“Since we come from a musical family, we often used to discuss music. We also started talking about using it to bring relief to autistic children. We knew music had a healing power. We wanted to see if it worked on children with such disabilities too. Frankly, Sampoorna started out as an experiment, but has panned out very well.’ says Ganesh.

Sampoorna runs music therapy sessions every weekday in the morning and evening. Refreshingly, the sessions are not formal at all. The therapist interacts with the child much as a close aunt would: with the right mix of affection and firmness.

With two therapists on board, the centre uses a combination of Indian classical and western classical music in its sessions. The music is structured, but not rigid. Says Kavitha: “We follow a goal-based approach which broadly has five stages: building connectedness, improving communication, breaking repeating patterns or stereotypical behaviour (and re-channel that energy to something more appropriate), developing social skills and finally, developing musicality. While the first four sessions are meant to acclimatise the child with music and get her to develop a deep bond with it, they start proper music training (in vocal or keyboard) at the fifth stage.”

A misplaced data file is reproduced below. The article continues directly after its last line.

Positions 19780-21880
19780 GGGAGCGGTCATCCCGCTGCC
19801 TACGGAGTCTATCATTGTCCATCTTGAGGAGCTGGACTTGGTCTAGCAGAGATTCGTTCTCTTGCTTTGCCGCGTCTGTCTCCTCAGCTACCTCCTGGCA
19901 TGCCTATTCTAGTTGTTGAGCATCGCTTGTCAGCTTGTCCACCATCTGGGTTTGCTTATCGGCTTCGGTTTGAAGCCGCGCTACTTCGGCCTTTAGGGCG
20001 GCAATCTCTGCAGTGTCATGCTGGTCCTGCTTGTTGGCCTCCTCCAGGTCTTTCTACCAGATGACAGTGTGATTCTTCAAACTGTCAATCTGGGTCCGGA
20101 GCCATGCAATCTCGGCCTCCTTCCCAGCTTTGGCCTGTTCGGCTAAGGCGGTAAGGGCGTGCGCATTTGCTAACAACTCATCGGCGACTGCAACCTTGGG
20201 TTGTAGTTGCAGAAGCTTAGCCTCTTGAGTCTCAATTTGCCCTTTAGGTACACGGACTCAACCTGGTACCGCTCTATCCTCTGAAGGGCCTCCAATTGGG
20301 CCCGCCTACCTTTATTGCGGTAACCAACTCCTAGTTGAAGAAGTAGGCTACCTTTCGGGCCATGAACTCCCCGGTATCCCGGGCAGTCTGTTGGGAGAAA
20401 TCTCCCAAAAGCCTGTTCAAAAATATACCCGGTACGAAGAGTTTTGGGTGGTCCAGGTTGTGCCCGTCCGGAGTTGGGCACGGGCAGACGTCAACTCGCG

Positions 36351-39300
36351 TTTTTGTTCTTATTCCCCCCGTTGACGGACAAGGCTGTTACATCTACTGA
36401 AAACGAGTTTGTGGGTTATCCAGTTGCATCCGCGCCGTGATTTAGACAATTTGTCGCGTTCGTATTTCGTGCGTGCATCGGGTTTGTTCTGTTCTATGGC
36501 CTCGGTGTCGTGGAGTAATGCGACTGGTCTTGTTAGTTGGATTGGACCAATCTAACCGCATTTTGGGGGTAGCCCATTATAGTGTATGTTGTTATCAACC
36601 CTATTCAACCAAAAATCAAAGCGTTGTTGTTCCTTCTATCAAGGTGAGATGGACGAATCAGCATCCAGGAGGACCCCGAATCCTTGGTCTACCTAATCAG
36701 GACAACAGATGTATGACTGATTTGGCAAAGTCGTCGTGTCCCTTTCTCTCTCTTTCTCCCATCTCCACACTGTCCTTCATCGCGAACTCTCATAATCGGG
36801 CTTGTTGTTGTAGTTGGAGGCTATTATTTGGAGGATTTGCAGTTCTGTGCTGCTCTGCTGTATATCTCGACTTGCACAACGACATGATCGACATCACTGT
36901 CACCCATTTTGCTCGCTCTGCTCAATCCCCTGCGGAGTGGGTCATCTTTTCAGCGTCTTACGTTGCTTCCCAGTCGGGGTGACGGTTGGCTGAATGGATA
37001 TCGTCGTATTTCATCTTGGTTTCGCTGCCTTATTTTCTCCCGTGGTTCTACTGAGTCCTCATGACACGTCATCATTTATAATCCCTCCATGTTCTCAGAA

A structured, yet fluid approach is what Hitham Trust follows too. Hitham Trust was set up by Bombay Jayashri, who was keen to use the benign effects of music for the benefit of autistic children. Jayashri puts in beautifully when she says “We do not insist that the child learn a particular song. We try to get into their space and share the music with them.”